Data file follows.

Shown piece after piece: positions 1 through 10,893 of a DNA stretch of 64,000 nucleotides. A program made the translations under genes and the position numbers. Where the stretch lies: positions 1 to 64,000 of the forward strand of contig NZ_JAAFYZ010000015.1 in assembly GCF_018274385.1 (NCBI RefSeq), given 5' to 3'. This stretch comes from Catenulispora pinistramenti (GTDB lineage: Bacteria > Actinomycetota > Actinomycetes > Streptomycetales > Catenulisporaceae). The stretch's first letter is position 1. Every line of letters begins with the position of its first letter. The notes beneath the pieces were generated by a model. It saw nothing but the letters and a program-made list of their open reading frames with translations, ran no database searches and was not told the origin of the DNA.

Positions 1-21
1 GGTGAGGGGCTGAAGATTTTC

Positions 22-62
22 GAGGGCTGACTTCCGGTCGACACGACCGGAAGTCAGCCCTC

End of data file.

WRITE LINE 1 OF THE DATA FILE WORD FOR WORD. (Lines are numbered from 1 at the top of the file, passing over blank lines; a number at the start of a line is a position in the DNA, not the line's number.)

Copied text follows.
Shown piece after piece: positions 1 through 10,893 of a DNA stretch of 64,000 nucleotides. A program made the translations under genes and the position numbers. Where the stretch lies: positions 1 to 64,000 of the forward strand of contig NZ_JAAFYZ010000015.1 in assembly GCF_018274385.1 (NCBI RefSeq), given 5' to 3'. This stretch comes from Catenulispora pinistramenti (GTDB lineage: Bacteria > Actinomycetota > Actinomycetes > Streptomycetales > Catenulisporaceae). The stretch's first letter is position 1. Every line of letters begins with the position of its first letter. The notes beneath the pieces were generated by a model. It saw nothing but the letters and a program-made list of their open reading frames with translations, ran no database searches and was not told the origin of the DNA.